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All about Congenital Heart Defects

18 February 2019 | Features | By Dr. Nischal Rajendra Pandya

Although many of the congenital heart defects (CHDs) can be surgically corrected by timely treatment, others can only be palliated or medically managed to control symptoms.

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February 14th is marked as the Congenital Heart Defect Awareness Day, in order to remember the ones born with a congenital heart defect (CHD). The term congenital is used for a condition present from birth. Congenital heart defects refer to structural or functional heart diseases, which are present from or at birth. It is one of the most common defects in infants and children. Furthermore, the birth prevalence of significant CHDs has been found to be 8 per 1000 live births.

According to the National Family Health Survey, the infant mortality rate (IMR) in India stands at 34 per 1000 live births. About 10 percent of these infant deaths can be attributed to congenital heart defects (CHD) alone. About 1.8 lakh infants are born with CHD in the country every year, a condition which can be detected with timely screening.

A normal heart has 4 chambers, 4 valves, 2 great arteries, 2 vena cavae and 4 pulmonary veins. The blood normally circulates in series in the body: body-heart-lungs-heart-body. When all chambers and valves work correctly, the blood is pumped through the heart, to the lungs for oxygen, back the heart from the lung and out to the body for delivery of oxygen. When valves, chambers, arteries and veins are malformed, this pattern of circulation changes leading to different types of problems.

Congenital heart defects are structural problems of the heart present at birth. It happens during the development of the heart, due to many factors like viral illnesses, malnutrition, some medications and other causes of point mutations like irradiation that the mother may be inadvertently exposed to soon after conception which is often even before the mother is aware that she is pregnant. Defects range in severity from simple problems, such as "holes" between chambers of the heart, to very severe malformations, such as complete absence of one or more chambers or valves.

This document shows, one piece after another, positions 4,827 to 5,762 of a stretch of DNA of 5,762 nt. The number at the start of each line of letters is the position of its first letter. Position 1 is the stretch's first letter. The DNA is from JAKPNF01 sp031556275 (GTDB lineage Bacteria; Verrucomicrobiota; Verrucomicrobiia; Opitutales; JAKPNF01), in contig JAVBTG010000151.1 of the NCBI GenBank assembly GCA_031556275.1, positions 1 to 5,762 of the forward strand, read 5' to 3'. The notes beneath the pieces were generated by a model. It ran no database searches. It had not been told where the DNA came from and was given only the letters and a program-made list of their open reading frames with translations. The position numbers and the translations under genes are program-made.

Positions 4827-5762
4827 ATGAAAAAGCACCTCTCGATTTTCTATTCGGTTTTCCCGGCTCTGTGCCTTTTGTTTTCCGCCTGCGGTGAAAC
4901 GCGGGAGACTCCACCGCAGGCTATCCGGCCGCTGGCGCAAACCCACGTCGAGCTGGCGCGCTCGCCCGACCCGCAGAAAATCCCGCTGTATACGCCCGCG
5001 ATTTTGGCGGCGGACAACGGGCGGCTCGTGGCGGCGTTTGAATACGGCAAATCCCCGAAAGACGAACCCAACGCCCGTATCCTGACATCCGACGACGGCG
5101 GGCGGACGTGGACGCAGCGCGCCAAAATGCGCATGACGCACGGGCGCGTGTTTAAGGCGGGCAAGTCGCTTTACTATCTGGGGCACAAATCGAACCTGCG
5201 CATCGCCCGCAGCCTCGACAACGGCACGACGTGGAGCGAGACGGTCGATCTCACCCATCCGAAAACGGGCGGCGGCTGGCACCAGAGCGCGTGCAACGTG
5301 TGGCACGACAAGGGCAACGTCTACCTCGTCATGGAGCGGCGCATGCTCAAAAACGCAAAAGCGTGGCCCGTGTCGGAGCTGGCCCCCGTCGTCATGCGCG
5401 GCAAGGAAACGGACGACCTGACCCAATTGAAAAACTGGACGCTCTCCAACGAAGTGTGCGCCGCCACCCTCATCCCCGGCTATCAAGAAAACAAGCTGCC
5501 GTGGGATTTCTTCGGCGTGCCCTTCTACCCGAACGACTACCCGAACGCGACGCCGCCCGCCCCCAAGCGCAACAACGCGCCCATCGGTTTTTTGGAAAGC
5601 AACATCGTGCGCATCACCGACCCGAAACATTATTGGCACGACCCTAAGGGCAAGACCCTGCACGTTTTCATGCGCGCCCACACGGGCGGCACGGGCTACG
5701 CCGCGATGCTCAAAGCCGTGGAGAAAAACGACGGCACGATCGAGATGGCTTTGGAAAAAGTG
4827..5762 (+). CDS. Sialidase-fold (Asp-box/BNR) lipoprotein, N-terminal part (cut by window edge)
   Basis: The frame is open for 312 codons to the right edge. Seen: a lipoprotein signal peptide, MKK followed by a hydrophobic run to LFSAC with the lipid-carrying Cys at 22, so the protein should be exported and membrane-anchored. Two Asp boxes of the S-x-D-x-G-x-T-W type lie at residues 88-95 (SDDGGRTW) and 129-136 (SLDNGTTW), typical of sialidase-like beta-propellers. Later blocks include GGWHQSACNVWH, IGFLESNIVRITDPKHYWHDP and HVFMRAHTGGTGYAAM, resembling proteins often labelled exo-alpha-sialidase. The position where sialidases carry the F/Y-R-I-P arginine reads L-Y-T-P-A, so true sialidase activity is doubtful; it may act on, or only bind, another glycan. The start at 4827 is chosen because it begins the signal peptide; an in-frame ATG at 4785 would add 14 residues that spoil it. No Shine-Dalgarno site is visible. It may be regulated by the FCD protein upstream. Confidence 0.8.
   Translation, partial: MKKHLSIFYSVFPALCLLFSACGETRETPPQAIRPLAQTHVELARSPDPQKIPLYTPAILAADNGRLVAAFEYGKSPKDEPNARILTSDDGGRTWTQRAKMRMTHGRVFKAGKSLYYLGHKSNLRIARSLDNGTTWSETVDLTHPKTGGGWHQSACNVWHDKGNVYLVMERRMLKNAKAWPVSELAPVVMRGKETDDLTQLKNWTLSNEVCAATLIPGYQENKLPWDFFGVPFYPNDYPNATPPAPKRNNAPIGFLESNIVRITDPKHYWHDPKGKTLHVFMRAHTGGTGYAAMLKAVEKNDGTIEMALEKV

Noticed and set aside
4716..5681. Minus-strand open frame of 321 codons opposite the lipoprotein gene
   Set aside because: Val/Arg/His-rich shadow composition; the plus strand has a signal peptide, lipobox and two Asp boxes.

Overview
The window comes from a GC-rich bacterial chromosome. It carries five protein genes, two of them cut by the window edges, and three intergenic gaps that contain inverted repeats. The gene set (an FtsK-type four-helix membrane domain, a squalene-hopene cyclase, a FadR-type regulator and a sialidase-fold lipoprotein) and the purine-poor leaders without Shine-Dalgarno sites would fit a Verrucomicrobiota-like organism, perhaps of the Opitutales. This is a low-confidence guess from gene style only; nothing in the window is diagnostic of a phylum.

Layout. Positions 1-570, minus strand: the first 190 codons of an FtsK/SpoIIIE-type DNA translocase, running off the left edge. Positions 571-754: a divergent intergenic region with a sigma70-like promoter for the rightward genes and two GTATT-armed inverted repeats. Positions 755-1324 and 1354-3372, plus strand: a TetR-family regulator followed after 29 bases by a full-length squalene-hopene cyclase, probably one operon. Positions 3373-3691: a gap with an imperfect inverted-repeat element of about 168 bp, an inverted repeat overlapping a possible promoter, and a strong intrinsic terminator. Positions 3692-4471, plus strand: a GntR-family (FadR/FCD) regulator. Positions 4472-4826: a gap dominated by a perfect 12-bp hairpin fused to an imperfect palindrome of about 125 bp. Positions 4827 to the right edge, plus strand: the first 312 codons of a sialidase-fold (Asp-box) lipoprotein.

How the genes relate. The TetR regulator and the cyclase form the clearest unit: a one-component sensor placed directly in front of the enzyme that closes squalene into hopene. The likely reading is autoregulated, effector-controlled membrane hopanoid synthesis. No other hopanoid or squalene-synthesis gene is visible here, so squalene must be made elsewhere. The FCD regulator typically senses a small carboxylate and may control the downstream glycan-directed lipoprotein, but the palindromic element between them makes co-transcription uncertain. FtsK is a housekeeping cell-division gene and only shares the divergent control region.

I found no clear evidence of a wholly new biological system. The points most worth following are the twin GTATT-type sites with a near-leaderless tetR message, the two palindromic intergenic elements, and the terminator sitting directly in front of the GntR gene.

Most congenital heart problems are structural issues such as holes and leaky valves. For instance:

  • Heart valve defects - A valve may be too narrow or completely closed so blood has a hard time passing through or can’t pass through at all. Or a valve might not close properly and so the blood leaks backwards.
  • Problems with the heart’s walls - such as those between the chambers (atria and ventricles) of the heart. Holes or passageways between the left and right side of the heart might cause the impure and pure blood to mix together when it shouldn’t and lead to increased flow of blood in the lungs .
  • Issues with the heart’s muscle – This can lead to pump failure and eventually heart failure.
  • Bad connections among certain blood vessels: This can lead to increased flow of blood to the lungs leading to pulmonary hypertension. Over time these defects can lead to irreversible pulmonary hypertension and heart failure.
  • These defects can be broadly divided into acyanotic congenital heart defects (ACHDs) where the child remains pink and cyanotic congenital heart defects (CCHDs) where the child is blue.

Signs and symptoms

The symptoms of congenital heart disease in infants and children may include any of the folllowing:

  • A bluish tint to the skin, fingernails, and lips (doctors call this cyanosis)
  • Poor feeding: Suck-rest-suck cycle, where the child suckles for a short while, gets tired easily, rests for a while and again starts to suckle
  • Hurried breathing
  • Poor weight gain
  • Getting frequent lung infections
  • Tiring easily during play
  • Palpitations (awareness of one’s own breathing) in older children
  • Murmur heard on auscultation by the doctor



Although many of the congenital heart defects (CHDs) can be surgically corrected by timely treatment, others can only be palliated (that is; procedures done to make the symptoms better) or medically managed to control symptoms. It is important to get treatment at the right time to help manage the symptoms and reduce the risk of further problems. Some congenital defects of the heart need more than one procedure or surgery to correct it.

In India, because congenital defects are not covered by insurance many patients do not come forward for treatment, but the general awareness of this disease subset is definitely catching on. There are various organizational and health schemes that are available to help these children in need. Helping these children out would go a long way in reducing the disease burden in society and would also help to lessen the financial burden on the family that would otherwise be incurred by untimely treatment or during the late stages of the illness.


Dr. Nischal Rajendra Pandya, Consultant, Adult & Paediatric Cardiac Surgeon, Fortis Hospital, Bengaluru


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